Most of us like to think of ourselves as fair and unbiased people. We are unlikely to see when we are treating groups differently based on some external factor. This brings us to implicit bias. Implicit bias is our stereotypes and thoughts about various groups that are outside of our awareness (unconscious), and they affect our understanding of and behaviors towards others. AND WE ALL HAVE IMPLICIT BIASES!
Studies on implicit gender bias are not new. For example, in 1974, a study found that when male college students were confronted with a successful female physician, they perceived her to be less competent than a male physician (Feldman-Summers & Kiesler, 1974). We may think that our attitudes towards women have evolved over the decades, and they have. However, implicit biases towards women still exist. An analysis of over 50 studies on this topic was conducted in 1996 and the results were remarkably consistent with the original 1974 study (Swim & Sanna, 1996). Men in these studies did not perceive themselves to be sexist and that is where the danger exists. If we are not aware of our biases, we are much less likely to see how it impacts the way that we treat others, and many times this can result in problematic outcomes for women.
For example, a study in the Journal of the American Heart Association, published in 2017 found that physicians' implicit gender biases may contribute to gender disparities in cardiovascular testing (Daugherty et al., 2017). Another study published in PNAS in 2017 found that science faculty's gender biases favor male students (Moss-Racusin et al., 2017). The researchers concluded that addressing the male faculty member's implicit gender biases could help in advancing the goal of increasing women's roles in science.
Again, we all have implicit biases. Women, not just men have implicit biases around gender. It would be helpful to all if we each spent time reflecting on what our assumptions about each gender are, and then spend some time challenging these assumptions. We can question whether or not these assumptions hold water. Are they true for everyone, whether woman or man? Is this belief a fact or something based on a personal experience? Are you treating people a certain way without knowing anything about them? Challenge yourself with these questions and I am sure that you will be surprised by what you recognize as a biased assumption versus a fact.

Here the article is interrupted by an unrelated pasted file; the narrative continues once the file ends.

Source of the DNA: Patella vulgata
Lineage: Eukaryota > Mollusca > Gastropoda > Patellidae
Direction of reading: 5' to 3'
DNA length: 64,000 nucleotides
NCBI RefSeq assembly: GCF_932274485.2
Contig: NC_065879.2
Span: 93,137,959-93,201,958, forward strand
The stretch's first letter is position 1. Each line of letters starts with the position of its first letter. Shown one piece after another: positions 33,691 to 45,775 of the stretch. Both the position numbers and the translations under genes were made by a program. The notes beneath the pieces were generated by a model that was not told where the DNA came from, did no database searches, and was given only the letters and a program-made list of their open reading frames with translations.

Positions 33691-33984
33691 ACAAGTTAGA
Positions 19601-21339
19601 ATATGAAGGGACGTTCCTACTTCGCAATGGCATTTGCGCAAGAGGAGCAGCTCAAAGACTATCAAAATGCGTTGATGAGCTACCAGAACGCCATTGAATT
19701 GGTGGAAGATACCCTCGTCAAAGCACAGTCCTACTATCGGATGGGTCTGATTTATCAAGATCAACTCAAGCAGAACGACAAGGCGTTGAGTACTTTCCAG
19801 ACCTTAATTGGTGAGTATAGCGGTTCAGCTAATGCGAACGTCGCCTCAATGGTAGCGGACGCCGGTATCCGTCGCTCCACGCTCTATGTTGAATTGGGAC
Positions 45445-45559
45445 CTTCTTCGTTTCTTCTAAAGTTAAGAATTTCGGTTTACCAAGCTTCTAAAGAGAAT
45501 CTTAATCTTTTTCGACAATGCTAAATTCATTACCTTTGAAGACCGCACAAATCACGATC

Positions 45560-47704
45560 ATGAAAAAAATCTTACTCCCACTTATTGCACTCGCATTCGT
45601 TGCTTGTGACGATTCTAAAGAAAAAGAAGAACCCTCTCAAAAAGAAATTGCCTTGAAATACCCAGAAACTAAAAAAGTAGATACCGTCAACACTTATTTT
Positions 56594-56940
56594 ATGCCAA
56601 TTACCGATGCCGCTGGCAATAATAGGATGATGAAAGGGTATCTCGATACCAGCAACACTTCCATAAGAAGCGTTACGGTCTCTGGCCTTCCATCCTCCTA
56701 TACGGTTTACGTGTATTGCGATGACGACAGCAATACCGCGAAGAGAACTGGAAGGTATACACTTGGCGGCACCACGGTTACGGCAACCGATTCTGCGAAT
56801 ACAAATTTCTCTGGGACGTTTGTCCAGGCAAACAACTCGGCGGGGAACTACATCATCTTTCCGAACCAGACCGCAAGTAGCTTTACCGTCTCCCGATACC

A few weeks ago a white student at Yale called the police when she saw a black female student sleeping on a couch in the common area of a dormitory. The white student called the police assuming that the black woman was homeless and crashing on the couch. Why did she assume that this black student was homeless? Similarly, a few weeks earlier there were two incidents in Starbucks where the police were called because there were black men waiting for a while in the Starbucks and the Starbucks employee who called the police found this suspicious. The men who were waiting were real estate agents waiting to meet a client. This is interesting given that many people wait in Starbucks for clients or colleagues on a daily basis. Why did this incident warrant a call to the police?
Clearly the behavior that was demonstrated by all parties who called the police in these incidents is racist. However, the people calling the police were probably very unlikely to be aware that they were being racist in the moment and genuinely experienced the situation as one in which a call to the police was warranted. Why would something like this happen? Psychologists would call this a result of the Ultimate Attribution Error, a form of implicit bias. According to the Ultimate Attribution Error, in an ambiguous situation, people tend to make attributions consistent with their beliefs or prejudices. So for example, in the situation with the Yale student, if the person sleeping on the couch were white, the person who called the police may have assumed that the sleeping person was a tired and overworked student. However, since the student was black, the "ambiguous situation" was understood differently. It was understood in a manner consistent with racial prejudice.
There have been quite a few studies recently on the effects of early childhood adversity and its impact on physical and mental health. There is evidence that early childhood adverse factors, including prejudice, influence gene expression and brain function. Further, according to epigenetic research, these adverse affects not just the generation experiencing them but multiple generations following (Rosenfield & Ziff, 2018). Diversity and inclusion education should be much more than just not stating racial comments or overtly engaging in racial behaviors. This education must include the development of awareness of implicit biases, and open and candid discussion about them.
This has just been a small snapshot of what implicit bias can entail. In addition to gender and racial implicit bias, there is religious, generational, ethnic, sexual, and gender non-conforming implicit biases to name a few. If you have any additional questions, do not hesitate to email me.
If you have experienced bias in your life and have found that it has impacted you in a way that has caused you significant pain or has made it difficult to cope, you may wish to speak about it with a mental health professional. Similarly, if you have become aware of having implicit biases that disturb you and you wish to work on not having them be harmful to others, then you may also wish to speak with a mental health provider.